Reading level: Adult
Genre: Urban fantasy
Mass market paperback: 384 pages
Release date: October 25, 2011
Series: McKenzie Lewis #1
Source: Personal shelf
Reviewed by: Jenn
Some humans can see the fae. McKenzie Lewis can track them, reading the shadows they leave behind. But somem shadows lead to danger. Others lead to lies.
A Houston college student trying to finish her degree, McKenzie has been working for the fae king for years, tracking vicious rebels who would claim the Realm. Her job isn’t her only secret. For just as long, she’s been in love with Kyol, the king’s sword-master—and relationships between humans and fae are forbidden.
But any hope for a normal life is shattered when she’s captured by Aren, the fierce and uncompromising rebel leader. He teaches her the forbidden fae language and tells her dark truths about the Court, all to persuade her to turn against the king. Time is running out, and as the fight starts to claim human lives, McKenzie has no choice but to decide once and for all whom to trust and where she ultimately stands in the face of a cataclysmic civil war.
I bought this book after seeing it got an honourable mention on Paul Allen’s list of the best paranormal/urban fantasy releases of 2011. I liked the look of his list so I thought it would be fun to fill in the gaps. I still have a long way to go to finish the list, especially since I haven’t started some of these series (and am way behind on others), but I’m determined to get through as much as I can.
The Shadow Reader is a phenomenal debut. Sandy Williams has created something amazing with this world and these characters. McKenzie is a scrappy heroine with a rare gift: the ability to figure out where the fae go when they “fissure” from one spot to another. For a few seconds, she’s able to draw their destination and, based on her knowledge of geography in our world and the fae realm, determine where the fae has gone. McKenzie’s been using her ability to help the fae king capture rebels since she was a teenager, making her a previous resource that the rebels are determined to remove from the king’s side, one way or another. This idea really sets The Shadow Reader apart from other books for me, because it’s a type of power I don’t remember reading about before. We don’t often see new ideas -- just fantastic new takes on preexisting ones -- and I found it very interesting. And this is just one part of the outstanding worldbuilding in the series!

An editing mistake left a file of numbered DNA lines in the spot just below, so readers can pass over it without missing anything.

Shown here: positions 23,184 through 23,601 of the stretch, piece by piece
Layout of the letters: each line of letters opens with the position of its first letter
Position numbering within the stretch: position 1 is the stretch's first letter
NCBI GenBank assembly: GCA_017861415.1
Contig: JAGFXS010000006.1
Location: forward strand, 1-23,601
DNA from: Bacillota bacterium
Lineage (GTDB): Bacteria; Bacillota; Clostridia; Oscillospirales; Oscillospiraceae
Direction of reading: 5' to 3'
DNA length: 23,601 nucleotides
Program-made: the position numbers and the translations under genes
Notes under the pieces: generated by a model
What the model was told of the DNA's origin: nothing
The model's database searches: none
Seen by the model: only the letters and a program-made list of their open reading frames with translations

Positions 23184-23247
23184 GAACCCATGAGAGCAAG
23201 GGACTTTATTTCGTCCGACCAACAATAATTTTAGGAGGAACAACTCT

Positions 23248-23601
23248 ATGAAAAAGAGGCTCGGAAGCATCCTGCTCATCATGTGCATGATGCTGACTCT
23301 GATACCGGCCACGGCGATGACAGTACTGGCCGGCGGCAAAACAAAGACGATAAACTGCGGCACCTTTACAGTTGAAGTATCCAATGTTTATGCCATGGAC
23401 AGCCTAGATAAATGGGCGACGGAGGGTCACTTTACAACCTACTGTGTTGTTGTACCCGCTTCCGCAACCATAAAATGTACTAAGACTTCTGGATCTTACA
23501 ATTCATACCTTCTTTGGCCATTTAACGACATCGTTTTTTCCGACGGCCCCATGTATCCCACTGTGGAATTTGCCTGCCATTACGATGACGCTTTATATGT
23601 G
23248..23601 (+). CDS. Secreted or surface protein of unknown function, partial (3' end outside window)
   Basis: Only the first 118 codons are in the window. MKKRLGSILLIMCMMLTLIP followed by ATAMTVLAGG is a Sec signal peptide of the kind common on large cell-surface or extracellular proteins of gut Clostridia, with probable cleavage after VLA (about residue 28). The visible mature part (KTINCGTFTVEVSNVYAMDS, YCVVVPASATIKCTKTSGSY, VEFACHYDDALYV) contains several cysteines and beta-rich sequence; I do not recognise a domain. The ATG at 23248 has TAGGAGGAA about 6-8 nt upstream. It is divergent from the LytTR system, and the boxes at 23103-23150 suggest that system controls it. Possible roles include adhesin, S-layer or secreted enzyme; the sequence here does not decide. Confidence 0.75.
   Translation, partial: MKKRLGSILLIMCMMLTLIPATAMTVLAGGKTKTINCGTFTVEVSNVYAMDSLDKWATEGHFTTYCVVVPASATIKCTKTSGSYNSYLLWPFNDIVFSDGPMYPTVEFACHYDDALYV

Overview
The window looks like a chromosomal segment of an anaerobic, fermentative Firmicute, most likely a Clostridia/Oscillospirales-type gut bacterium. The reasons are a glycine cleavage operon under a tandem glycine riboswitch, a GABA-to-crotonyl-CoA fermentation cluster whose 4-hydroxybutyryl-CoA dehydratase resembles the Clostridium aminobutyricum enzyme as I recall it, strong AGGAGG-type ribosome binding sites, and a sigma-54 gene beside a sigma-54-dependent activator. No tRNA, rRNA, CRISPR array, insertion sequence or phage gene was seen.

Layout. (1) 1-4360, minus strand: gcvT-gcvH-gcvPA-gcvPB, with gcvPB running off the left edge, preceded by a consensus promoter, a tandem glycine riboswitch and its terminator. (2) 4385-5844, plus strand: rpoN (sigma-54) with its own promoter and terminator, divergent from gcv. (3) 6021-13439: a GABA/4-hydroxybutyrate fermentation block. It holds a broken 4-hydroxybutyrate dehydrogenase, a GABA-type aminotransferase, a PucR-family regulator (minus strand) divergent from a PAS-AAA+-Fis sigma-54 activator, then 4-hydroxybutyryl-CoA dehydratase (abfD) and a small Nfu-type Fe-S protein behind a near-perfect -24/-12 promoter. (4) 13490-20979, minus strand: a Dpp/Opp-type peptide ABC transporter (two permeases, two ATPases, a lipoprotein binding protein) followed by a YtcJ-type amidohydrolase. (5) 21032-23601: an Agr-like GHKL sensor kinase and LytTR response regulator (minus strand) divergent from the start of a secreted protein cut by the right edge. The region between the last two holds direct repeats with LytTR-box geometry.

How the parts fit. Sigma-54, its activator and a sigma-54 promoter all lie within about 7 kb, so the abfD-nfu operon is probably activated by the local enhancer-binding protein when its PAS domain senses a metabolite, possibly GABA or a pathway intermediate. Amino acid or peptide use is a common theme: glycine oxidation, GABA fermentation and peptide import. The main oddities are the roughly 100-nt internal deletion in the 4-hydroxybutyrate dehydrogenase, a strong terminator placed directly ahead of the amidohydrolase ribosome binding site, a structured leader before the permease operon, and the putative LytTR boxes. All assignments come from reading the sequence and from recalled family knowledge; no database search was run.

McKenzie is a wonderful main character. Despite her gift, she just wants to be a normal person with a normal life, which is why she’s trying to get a university degree. I really liked this aspect of McKenzie’s personality -- her desire to take care of herself and live a regular life. It shows how independent she wants to be, despite the fact that the king provides for her. On the other hand, though, McKenzie is incredibly dependent on Kyol, the king’s swordmaster and her forbidden love.
And this brings me to my favourite part of the novel: the romantic storyline. Sandy Williams has created an authentic and emotionally charged love triangle between Kyol, McKenzie, and Aren. Both of the guys are wonderful characters and you can completely understand why McKenzie is drawn to them: Kyol is her first love, he protects and cherishes her, he’s loyal and capable and strong, and Aren is new, charismatic, charming, and dedicated to his cause, and he wants McKenzie to have a full understanding of the fae world. Don’t get me wrong, both men have negative traits, too. Kyol, for example, hides his feelings for McKenzie because his friend, the king, has forbidden relationships between humans and fae. As for Aren, he meets McKenzie for the first time when he’s trying to kidnap her, which is not the most auspicious beginning for any type of relationship. But over the course of the novel, you can really see the push and pull as McKenzie tries to decide what side of the war -- and what man -- she wants to choose.
Although I was completely absorbed by the romantic part of the novel, the other plot lines are just as compelling. There are some really gripping action scenes, a host of well-developed secondary characters, and a lot of nuance in the writing. And the cover really fits the story, though I must warn you that McKenzie doesn’t actually run around with a katana.
The next book, The Shattered Dark, doesn’t come out until November so you all have plenty of time to get acquainted with McKenzie before her next adventure. For myself, I’m very much looking forward to what comes next.